PART TWO: My Choir, Your Choir, Chicago's Choir: A History of Wicker Park Choral Singers, 2008 - 2012
So that’s how I ended up waiting in a dive on one late and drizzling evening. It was my first meeting with “The Gentleman.” I was nervous.
I checked my timepiece right as Mark strolled into the pub and shook the water off the brim of his fedora, lamenting with a sigh the state of his spats. Angela “The Lady” Tomasino followed him through the door with a mink, because it’s Chicago and that’s what people wear in Chicago. They wound their way through the smoke and stares, making their way to my table at the back of the pub. I straightened up a bit at their approach, thinking that I maybe should have rolled down my sleeves to look a bit more presentable. But people seemed to expect the rolled up sleeves, pipe-smoking look from reporter-historians in this town. The pair smoothly sat down before me, and I flipped open my notebook after shaking hands with Mark. Angela’s mink crawled down off her shoulders—she saves animals rather than killing them—and started to lap up some water out of her glass.
“So…what do you want to know…” asked Mark with a small sense of trepidation, but a little bit of giddy on the side. It’s about time his story got out…you could see it in his face.
“Probably best to start at the beginning,” I suggest.
He nods and leans back in his chair thoughtfully. “The year was 2006…
* * * * *
Mark had just graduated from Illinois Wesleyan University, a lovely little liberal arts college complete with outdoor arboretum, defunct chapel bell, and secret passages in most pre-1950 buildings. While he was there, he had the joy of participating in the Illinois Wesleyan Collegiate Choir, under the direction of the illustrious, mystical, and yet somehow personable and warm, Dr. J. Scott Ferguson. Thinking about his time at Wesleyan—his time with the Ferg and friends—left a bit of a hole in Mark’s musical heart. He missed it all.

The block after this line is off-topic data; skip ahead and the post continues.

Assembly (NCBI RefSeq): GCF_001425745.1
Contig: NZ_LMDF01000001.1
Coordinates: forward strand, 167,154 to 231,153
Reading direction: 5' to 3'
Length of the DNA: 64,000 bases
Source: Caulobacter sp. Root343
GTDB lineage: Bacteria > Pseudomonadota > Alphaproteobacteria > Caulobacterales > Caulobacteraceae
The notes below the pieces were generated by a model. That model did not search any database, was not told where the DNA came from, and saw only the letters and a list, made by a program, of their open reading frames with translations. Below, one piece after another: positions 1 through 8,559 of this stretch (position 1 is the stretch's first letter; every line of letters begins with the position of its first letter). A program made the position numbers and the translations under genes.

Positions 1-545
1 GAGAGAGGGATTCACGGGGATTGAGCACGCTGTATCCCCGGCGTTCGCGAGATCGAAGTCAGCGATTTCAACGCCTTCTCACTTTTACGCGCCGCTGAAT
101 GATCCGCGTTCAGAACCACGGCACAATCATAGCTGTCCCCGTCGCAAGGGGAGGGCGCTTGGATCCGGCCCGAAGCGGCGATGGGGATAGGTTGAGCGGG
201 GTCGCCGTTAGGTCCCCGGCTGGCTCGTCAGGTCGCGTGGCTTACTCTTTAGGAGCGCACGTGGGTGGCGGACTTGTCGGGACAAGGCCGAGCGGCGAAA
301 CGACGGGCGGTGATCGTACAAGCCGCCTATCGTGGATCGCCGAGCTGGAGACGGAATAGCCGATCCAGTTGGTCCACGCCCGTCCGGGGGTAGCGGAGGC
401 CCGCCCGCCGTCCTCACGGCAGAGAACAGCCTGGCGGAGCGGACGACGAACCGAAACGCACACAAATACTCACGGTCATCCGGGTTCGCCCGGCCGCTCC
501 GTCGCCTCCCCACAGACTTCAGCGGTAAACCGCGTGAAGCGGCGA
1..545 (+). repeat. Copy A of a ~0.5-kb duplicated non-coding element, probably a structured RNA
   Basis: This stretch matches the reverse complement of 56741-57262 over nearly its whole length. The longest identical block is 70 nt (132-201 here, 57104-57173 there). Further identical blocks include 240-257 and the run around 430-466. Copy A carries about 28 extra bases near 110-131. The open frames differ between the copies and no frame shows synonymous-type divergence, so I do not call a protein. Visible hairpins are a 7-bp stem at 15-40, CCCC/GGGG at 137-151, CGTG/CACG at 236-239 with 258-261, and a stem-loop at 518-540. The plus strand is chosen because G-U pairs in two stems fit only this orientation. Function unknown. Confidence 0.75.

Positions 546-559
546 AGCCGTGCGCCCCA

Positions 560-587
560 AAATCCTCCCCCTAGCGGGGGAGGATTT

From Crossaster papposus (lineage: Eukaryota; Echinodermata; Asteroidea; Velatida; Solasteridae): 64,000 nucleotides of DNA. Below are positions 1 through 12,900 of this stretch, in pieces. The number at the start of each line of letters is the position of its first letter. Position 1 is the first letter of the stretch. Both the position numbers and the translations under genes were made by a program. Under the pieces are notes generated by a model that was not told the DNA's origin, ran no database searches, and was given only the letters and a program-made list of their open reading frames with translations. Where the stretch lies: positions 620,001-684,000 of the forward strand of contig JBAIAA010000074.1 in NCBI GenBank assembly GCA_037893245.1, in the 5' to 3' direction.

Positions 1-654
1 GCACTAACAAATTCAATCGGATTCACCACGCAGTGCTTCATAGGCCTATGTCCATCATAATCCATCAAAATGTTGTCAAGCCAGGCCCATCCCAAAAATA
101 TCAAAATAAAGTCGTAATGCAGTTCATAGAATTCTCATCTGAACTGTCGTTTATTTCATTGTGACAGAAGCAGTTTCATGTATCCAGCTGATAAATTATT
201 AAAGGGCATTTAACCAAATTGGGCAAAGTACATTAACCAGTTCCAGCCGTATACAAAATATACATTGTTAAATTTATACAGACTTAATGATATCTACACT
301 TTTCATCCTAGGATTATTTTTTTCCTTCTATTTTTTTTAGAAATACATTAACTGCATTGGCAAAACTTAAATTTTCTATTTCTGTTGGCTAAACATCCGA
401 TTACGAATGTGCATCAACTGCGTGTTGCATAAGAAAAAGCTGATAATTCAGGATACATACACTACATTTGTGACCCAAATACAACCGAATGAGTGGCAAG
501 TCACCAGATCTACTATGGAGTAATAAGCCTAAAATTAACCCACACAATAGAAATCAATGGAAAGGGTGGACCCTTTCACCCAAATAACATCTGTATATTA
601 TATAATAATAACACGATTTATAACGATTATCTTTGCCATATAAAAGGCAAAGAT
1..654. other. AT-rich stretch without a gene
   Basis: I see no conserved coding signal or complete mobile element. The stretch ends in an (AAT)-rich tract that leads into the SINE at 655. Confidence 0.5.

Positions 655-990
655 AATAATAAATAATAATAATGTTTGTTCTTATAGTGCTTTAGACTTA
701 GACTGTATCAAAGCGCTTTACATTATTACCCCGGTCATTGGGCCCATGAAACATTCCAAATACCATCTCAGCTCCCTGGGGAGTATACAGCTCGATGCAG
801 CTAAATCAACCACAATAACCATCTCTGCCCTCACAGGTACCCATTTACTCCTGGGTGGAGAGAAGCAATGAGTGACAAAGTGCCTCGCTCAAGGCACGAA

Over coffee with a few other graduates who had made their way back up toChicago, Mark tested the waters and discovered that he was not the only one who missed Co-Choir time. Dennis Brier admitted that he straight up cried himself to sleep over it. Or rather, he suggested, the first to ever do so, that Mark should perhaps start his own choir. If there was so much shared passion for choral music, and so much nostalgia floating about, then it was about time that someone stood up and harnessed the former to eliminate so much of the latter. Mark thought that was a damn fine idea. And then he sat on it for over a year.
Choirs don’t start easily, you see.
It’s one thing to look back four or five or seven or eight years down the road at a project you’ve started and all its successes, and think, “I did a good thing.” And it’s entirely another to turn your project into a start-up reality when all you’ve got is a bit of experience with month-long conducting/composition workshops and the hope that you can do a good thing…eventually…when you maybe make it happen. And Mark was stuck in the maybes and the wishes until round about 2007.
In the parting blows of a quarter-life crisis, Mark was left with a shaky foundation. He asked all those questions that most of us who are early 20-some-odd musicians ask ourselves. What am I going to do with my life? Am I going to work? Or maybe extended my education? What is my relationship with music? And what exactly does happen at the end of Inception?
“What?” I look up at Angela. She lights a cigarette with calm and austerity and plants it in the end of a holder.
“You don’t know that, though,” Mark gives her the side-eye.
She blows a thin stream of smoke over his shoulder. “Sure I do.”
“You know, I heard a joke that all altos are just sopranos who smoke and drink too much,” I interject.
Angela raises an eyebrow.
“So about that quarter-life crisis?”
To Be Continued.....